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The Center for Rural Affairs has put together a rough approximation of where new clean energy transmission lines could be constructed. Most of these projects are still in the planning and development stages.

Wind power needs a way to get around

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ST. PAUL - The growth of wind-generated power in Minnesota could be seriously stifled due to a lack of transmission lines, according to the Center for Rural Affairs. The group's energy advocate, Johnathan Hladik, says the grid has not been updated in two decades, and if it isn't improved in the near future, some wind development projects may have to come to a halt.

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"We're getting to a point where it's almost a level of saturation. If we cannot move the energy from where it's produced to where it's needed most, then it doesn't make sense to produce the energy."

The seven lines currently proposed for the state could make a big difference, Hladik adds.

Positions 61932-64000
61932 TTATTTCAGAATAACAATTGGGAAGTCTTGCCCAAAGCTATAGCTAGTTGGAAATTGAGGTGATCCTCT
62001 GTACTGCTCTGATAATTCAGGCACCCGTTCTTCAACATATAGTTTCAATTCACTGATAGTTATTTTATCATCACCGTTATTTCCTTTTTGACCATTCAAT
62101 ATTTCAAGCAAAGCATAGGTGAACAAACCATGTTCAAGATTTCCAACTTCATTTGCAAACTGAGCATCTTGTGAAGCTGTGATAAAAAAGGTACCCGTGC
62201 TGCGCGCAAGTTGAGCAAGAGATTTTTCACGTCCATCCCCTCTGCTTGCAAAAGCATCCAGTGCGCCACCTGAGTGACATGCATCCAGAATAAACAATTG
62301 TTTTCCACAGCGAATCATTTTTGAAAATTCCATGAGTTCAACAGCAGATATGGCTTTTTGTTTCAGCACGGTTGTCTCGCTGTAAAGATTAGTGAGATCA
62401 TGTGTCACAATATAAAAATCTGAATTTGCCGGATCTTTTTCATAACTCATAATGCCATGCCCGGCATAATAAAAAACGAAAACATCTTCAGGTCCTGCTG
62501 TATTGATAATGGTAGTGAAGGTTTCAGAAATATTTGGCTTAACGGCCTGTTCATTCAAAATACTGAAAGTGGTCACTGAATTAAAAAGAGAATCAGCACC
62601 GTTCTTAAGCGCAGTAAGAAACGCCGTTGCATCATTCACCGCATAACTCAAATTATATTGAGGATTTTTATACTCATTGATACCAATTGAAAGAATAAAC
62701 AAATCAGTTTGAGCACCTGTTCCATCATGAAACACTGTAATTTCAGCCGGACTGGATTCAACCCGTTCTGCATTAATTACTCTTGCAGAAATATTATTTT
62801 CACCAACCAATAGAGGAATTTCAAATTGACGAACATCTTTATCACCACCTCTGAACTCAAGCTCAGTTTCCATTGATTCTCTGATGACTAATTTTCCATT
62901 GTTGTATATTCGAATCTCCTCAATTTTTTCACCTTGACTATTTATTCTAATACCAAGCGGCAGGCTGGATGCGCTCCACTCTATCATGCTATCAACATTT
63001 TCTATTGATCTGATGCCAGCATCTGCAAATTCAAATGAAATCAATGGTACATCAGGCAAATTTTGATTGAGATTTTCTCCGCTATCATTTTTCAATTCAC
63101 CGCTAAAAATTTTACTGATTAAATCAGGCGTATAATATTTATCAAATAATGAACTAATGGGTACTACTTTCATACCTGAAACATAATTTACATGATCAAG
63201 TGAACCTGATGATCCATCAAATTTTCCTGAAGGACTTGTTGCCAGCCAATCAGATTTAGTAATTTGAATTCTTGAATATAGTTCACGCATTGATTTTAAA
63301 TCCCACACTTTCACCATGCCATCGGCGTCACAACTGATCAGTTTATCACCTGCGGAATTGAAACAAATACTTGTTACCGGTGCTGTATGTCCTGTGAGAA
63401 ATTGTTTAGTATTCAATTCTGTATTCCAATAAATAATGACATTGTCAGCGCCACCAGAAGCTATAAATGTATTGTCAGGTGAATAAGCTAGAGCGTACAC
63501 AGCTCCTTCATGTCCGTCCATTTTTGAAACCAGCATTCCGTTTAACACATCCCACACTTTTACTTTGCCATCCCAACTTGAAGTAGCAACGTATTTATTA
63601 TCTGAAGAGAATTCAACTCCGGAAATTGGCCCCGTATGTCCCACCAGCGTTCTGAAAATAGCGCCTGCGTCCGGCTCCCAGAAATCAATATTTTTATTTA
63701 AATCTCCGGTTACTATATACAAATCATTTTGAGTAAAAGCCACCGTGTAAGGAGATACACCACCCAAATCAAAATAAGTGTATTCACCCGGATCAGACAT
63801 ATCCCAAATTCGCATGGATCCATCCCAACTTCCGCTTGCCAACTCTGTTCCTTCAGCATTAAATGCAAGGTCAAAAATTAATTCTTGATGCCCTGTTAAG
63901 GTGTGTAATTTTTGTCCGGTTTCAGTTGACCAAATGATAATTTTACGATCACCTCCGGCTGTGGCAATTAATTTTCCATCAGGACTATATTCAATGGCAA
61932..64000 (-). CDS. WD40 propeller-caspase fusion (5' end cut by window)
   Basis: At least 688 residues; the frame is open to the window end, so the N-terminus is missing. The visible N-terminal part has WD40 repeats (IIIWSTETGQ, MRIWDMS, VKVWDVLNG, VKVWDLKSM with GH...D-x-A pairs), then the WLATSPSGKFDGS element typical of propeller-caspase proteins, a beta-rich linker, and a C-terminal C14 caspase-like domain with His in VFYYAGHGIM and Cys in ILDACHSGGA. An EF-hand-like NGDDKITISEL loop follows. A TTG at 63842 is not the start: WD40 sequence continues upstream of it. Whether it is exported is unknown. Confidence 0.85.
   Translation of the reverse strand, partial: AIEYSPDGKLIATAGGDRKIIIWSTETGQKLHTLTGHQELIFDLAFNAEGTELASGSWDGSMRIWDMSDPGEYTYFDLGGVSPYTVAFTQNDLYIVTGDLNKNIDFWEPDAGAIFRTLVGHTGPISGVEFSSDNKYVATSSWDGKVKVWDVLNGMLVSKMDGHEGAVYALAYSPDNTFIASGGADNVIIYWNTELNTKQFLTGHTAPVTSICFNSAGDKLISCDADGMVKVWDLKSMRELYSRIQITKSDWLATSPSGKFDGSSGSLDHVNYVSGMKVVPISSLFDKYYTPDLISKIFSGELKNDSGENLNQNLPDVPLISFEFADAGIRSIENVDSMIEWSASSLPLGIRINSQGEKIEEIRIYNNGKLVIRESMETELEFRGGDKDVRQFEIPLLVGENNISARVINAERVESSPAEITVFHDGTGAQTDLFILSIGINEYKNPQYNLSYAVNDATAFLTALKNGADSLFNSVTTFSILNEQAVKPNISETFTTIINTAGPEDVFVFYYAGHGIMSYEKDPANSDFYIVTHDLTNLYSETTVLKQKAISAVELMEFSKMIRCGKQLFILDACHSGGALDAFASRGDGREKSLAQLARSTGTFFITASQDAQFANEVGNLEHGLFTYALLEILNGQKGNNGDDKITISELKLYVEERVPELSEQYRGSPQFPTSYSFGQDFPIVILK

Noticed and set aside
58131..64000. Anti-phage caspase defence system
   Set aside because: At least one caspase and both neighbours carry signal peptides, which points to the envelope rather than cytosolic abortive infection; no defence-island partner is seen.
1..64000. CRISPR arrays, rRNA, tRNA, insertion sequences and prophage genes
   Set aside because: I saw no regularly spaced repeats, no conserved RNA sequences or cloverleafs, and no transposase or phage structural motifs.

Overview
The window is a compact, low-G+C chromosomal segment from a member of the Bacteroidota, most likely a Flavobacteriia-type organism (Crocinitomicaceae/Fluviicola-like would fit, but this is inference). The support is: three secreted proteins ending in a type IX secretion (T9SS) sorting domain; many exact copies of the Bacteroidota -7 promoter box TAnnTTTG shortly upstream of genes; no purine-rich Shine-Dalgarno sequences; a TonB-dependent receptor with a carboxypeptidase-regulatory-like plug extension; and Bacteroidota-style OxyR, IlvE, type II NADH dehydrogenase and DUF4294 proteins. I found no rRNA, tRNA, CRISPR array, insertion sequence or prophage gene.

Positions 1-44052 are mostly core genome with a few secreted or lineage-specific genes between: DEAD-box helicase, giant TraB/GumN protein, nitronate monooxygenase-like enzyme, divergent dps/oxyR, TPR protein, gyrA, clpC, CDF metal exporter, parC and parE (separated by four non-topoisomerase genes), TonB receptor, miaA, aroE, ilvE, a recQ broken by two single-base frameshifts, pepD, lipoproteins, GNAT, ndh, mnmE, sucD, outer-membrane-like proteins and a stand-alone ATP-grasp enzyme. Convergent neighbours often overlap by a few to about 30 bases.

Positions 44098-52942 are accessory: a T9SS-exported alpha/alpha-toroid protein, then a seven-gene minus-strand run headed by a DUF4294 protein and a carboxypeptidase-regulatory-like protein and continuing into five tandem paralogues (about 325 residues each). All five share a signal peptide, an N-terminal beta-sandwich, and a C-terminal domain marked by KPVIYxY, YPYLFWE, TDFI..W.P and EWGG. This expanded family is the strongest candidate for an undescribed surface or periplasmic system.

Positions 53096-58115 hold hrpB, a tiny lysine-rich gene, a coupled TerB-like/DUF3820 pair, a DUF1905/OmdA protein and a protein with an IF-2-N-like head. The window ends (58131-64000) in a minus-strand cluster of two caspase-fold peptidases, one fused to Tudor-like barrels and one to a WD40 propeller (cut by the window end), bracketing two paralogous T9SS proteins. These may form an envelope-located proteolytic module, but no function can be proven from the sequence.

"Two of the most important projects in Minnesota are the Green Power Express and, of course, the CapX2020 project. The idea is to move the wind energy from where it's most abundant, in our rural and remote regions, to where it's needed most: population centers such as the Twin Cities."

With the need for lines and various projects, Hladik says now is the time for landowners to review plans and stand up for what they need in working with developers.

"We'd like to see better compensation for landowners who host transmission, maybe an equity ownership stake in the actual transmission lines, and making sure the transmission is in places that work for you. All these bring us closer to the end goal: economic development in these rural regions and domestically produced energy."

A map of the projects is available at the Center for Rural Affairs website, http://www.cfra.org/clean-energy-transmission-map.

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